Financial Benefits

Work it out! A pack of cigarettes costs around £6 now.  If you, like most people, are really a 20 a day smoker that means that you save £42 a week, £182 per month or £2184 per year.  If you were to physically put the money in a jar every day, this would mean you could treat yourself to some clothes every week, a nice meal out every month or a fantastic holiday every year.  Not a bad benefit!

Health Benefits

If you stop smoking, you reduce the risk of getting many smoking-related illnesses, such as lung cancer, emphysema, heart disease, etc…  You also reduce your risk of getting illnesses that are not directly related to smoking, such as fertility problems and cataracts.  And of course, it reduces the risks of pregnancy complications if you are smoking when pregnant.

Social Benefits

Just think, no more people fake coughing when you light up (or even walk past with some ex-smokers!), no more standing outside in the cold and rain when you go out or in a non-smoker’s house.  The social benefits really should not be overlooked.

Time Line of Benefits

After 72 hours, you will find it easier to breathe and your energy levels will increase.  Go for a run instead of having a cigarette at this point.  Your taste buds will also start to improve, meaning everything will taste and smell better than it did before.  After one month, your skin will look more radiant and healthy.  This means you could potentially save more money by no longer needing skin care products.

Between three and nine months, you will start to cough and wheeze a lot less and your lung capacity will improve by at least 10%!  After one year, your risk of a heart attack falls to about half of that of a non-smoker.  After ten years, your risk of lung cancer falls to about half of that of a non-smoker.  After fifteen years, your risk of a heart attack is the same as that of someone who has never smoked in their lives.

So if you are ready to make that all important first step towards stopping smoking, motivate yourself with some of the great benefits involved with kicking the habit.  Regularly remembering why you are doing this will increase your will-power and make you more likely to succeed.  And make sure you decide what you will be treating yourself to with all the money you have saved!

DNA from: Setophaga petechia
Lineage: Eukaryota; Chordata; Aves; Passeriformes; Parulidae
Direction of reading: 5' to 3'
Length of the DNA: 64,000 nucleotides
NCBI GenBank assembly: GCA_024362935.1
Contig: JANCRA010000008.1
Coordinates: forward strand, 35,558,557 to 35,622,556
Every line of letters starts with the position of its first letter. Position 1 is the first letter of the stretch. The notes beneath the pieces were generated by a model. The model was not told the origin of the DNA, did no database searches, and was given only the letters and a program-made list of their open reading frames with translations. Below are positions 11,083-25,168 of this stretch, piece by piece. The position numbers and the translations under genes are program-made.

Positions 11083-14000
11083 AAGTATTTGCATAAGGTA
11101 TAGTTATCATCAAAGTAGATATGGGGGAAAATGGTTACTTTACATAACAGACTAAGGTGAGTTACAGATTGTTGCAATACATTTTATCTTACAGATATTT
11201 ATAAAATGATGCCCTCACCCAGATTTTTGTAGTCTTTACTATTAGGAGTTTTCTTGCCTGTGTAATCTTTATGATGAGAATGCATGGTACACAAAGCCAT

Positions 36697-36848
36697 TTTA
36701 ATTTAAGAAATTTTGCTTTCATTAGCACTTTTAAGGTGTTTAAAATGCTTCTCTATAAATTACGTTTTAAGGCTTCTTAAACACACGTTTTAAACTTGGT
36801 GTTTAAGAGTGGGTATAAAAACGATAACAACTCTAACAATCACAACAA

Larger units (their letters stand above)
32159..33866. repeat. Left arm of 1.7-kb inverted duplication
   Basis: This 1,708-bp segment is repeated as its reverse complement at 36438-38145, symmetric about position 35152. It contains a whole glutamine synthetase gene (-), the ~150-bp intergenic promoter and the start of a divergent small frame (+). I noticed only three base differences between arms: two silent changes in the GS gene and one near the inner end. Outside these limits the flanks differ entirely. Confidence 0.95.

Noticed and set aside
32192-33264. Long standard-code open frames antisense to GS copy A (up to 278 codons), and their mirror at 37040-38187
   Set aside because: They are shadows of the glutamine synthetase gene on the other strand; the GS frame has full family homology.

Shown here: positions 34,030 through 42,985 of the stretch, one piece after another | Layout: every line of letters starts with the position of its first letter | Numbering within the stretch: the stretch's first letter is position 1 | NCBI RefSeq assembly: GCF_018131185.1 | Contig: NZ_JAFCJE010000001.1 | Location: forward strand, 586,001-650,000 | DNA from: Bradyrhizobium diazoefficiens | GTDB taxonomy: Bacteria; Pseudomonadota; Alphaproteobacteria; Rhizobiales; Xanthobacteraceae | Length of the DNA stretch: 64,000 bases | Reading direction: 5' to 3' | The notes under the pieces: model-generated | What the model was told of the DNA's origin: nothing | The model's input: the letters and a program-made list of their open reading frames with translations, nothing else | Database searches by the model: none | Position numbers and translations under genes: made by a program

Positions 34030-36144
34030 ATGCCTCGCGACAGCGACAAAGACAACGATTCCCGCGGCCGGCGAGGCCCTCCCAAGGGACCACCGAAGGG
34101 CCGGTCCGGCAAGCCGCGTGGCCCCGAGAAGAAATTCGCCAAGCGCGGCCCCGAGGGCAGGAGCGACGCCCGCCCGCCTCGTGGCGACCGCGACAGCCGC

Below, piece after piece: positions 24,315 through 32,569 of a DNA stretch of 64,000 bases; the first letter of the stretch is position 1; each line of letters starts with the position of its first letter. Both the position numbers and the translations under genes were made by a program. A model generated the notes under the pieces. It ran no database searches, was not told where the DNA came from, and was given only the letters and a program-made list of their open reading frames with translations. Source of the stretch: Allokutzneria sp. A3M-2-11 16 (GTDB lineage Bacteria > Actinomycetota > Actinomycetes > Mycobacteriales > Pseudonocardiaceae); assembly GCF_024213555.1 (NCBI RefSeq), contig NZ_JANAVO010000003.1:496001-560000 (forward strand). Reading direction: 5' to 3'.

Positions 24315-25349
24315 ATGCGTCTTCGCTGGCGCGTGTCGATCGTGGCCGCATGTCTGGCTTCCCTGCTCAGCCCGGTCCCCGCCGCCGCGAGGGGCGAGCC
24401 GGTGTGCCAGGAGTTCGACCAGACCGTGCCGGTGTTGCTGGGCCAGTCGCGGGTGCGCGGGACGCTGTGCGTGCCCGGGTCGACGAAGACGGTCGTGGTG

There is plenty of help out there, from the NHS Quitline to private organisations like the National Smoking Cessation Institute who have a bank of people who specialise in stop smoking acupuncture and hypnotherapy to stop smoking, most regions in the UK are covered from Liverpool and Manchester, Birmingham, London, Hove and Brighton, so if hypnotherapy or acupuncture are your thing you should give the NSCI a try.

How Does it Work I Ask?

How Does A Debt Settlement Law Firm Work?

Many people have been hit and hit hard by the recession.  Redundancies went through the roof, as did the number of people who became unemployed.  With little to no help from the government, many people started to struggle to pay off their debts and were stuck in some real dire straits.  However, there are options available other than bankruptcy to help people just like this regain control of their finances.

The Role of Debt Settlement Law Firms

Debt settlement law firms specialise in helping people come to concrete arrangements to pay back their unsecured debts.  They specialise in reducing and negotiating debt, instead of having it discharged through bankruptcy.

Debt Settlement Law Firms in the UK

There are many debt settlement law firms in the UK.  They are often referred to as settlement organisations or debt reduction services.  You will probably have seen advertisements on television, in newspapers and in magazines.

How Do I Choose The Right Firm?

There are plenty of companies to choose from, as demonstrated above you will come across them very regularly in varying media advertisements.  A tip that has been given to many in the past is to look at the level of service you receive.  Do you have to wait on the phone long before you are spoken to?  Do you have to wait long for an appointment?  If they are dedicated and quick service, they will more than likely also be dedicated to working for you.

So What Will The Debt Settlement Law Firm Do For Me?

You will have an initial consultation to look at your incomings and outgoings and your level of unsecured debt.  They will then advise you on which plan is best suited to your circumstances.  You will then be asked to provide documentation relating to all your debts.  Once you have provided the debt settlement law firm with all this information, they will start contacting your creditors and offer them a repayment based on what you are able to repay.  You will then pay the debt settlement law firm a set amount every month, that is based on what you can afford, who will distribute that money to your different creditors.  Your case will be reviewed regularly, in case your personal situation changes, for example employment or income details.